Australia’s National Day

IPA: Australians Love Australia Day! | New Life Narrabri

Many Australians consider January 26 with national pride, flying the Australian flag from businesses, homes and cars. They attend festivals, fireworks, community and sporting events or gather for family barbecues at homes, parks or on the beach.

However, there is also a growing movement of people who feel the holiday must change date or theme on account of the terrible impact of colonisation on the way of life of indigenous people – who called Australia home for tens of thousands of years before European settlers arrived nearly 230 years ago.

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The main festivities for Australia Day always occurs on 26 January even if the public holiday is moved to an alternate date. Many people become citizens of Australia on Australia Day at Citizenship Ceremonies across the nation. It is also the day that the Australian Government awards the Order of Australia to selected Australians, which is ‘an Australian society of honour for according recognition to Australian citizens and other persons for achievement or meritorious service’.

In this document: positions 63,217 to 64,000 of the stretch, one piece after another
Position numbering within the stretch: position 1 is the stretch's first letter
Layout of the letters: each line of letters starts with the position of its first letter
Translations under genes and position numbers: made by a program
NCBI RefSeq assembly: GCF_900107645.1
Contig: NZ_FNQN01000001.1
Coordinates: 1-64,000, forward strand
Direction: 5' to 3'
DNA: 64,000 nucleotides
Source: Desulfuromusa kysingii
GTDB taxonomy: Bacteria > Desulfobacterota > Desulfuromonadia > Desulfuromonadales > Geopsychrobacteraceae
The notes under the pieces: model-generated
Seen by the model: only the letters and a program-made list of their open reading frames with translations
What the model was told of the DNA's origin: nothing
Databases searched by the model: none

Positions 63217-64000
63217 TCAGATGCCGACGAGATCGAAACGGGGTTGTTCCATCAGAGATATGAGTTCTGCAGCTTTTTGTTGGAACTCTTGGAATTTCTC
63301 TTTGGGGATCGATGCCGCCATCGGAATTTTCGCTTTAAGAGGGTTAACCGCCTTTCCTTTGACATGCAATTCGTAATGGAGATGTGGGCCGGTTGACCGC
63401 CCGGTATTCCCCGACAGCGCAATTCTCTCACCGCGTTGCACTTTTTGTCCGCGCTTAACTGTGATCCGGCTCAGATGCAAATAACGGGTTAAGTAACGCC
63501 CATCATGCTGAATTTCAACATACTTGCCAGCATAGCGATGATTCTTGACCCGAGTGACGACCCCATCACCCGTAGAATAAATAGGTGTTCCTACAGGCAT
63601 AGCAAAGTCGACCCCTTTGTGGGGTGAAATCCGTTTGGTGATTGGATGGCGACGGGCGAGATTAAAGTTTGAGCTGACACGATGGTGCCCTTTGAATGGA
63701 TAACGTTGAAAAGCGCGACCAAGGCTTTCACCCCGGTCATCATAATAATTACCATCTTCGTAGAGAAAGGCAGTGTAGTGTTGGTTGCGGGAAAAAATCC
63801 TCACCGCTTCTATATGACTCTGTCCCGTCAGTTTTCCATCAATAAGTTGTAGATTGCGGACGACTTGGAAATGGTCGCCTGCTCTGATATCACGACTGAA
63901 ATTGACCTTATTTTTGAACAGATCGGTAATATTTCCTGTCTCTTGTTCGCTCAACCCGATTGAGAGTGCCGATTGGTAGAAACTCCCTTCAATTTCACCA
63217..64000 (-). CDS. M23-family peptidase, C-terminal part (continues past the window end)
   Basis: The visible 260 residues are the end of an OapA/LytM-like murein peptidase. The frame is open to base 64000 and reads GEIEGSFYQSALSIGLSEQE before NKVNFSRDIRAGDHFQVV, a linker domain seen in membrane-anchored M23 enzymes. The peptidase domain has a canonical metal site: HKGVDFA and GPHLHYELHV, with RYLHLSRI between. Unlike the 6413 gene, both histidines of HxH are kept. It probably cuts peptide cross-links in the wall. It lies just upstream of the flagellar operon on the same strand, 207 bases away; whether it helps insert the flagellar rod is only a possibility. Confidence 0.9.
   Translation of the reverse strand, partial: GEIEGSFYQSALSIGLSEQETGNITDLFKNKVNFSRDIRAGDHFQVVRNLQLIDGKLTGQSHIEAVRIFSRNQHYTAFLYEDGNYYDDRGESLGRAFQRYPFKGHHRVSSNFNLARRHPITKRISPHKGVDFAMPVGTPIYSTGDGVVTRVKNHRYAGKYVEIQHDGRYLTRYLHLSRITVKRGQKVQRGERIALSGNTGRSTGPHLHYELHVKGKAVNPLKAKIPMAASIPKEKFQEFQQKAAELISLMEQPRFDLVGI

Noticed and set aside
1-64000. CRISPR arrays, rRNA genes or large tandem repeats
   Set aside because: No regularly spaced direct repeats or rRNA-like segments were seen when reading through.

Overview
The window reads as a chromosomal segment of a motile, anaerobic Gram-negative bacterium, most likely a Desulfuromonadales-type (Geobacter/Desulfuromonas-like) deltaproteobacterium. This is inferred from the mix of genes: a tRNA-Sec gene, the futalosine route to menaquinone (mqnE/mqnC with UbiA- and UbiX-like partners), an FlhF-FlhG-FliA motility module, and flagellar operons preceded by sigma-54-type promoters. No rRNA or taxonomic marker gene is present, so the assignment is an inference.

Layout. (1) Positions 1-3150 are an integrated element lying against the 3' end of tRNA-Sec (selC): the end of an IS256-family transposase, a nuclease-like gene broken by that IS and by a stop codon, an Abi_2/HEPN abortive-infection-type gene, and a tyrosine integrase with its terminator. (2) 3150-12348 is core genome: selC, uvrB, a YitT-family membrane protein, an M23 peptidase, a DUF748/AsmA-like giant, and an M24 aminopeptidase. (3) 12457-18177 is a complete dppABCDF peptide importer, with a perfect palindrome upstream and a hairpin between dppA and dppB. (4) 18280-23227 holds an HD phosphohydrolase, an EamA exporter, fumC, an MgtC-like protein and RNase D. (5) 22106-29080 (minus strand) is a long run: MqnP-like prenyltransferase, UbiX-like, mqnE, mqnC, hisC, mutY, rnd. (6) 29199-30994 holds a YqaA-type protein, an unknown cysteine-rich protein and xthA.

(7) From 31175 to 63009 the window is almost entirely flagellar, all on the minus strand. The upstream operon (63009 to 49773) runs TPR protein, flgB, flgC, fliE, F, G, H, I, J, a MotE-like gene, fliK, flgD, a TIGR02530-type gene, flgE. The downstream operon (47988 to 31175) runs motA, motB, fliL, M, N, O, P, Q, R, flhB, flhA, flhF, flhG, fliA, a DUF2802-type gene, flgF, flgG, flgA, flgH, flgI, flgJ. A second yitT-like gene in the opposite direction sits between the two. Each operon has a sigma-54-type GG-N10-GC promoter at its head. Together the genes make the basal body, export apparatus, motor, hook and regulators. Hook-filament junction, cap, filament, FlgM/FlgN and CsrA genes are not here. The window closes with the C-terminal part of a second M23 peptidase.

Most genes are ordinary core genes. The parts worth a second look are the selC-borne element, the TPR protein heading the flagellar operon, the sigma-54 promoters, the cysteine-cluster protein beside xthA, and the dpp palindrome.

As a nation, Australia had a painful start. Under British rule it was initially intended as a penal colony. The ruling classes in 18th century England considered criminals to be incapable of rehabilitation. Their method of reprimand was to segregate convicts from the general population.

In October 1786, Arthur Phillip was appointed captain of the HMS Sirius, and assigned to transport British convicts to the continent. His mission was to establish an agricultural work camp. Captain Phillip commanded a fleet of 11 ships and 1,500 passengers, including 700 prisoners. After an 8-month journey, they reached Sydney Cove.

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It was 26 January 1788 when the First Fleet landed in Sydney Cove. Between 18 and 20 January, the First Fleet of 11 ships sailed into Botany Bay to set up a penal colony there but the bay proved to be unsuitable. Captain Phillip took a team north and named the area on the south shore of Port Jackson as Sydney Cove. The formal establishment of the colony occurred two weeks later on 7 February.

The first colony got off to a rocky beginning as the soil was poor and the settlers didn’t know how to farm. The settlement was on the verge of starvation for several years. However, under the able leadership of Captain Phillip, the people persevered. By 1792, when he returned to England, the outpost was prospering. In 1818, 26 January was declared a legal holiday, marking the 30th anniversary of the British settlement in Australia.

Over the next 80 years, the population steadily increased, and five additional self-governing colonies were created. On January 1, 1901, all six colonies united to form the Commonwealth of Australia.

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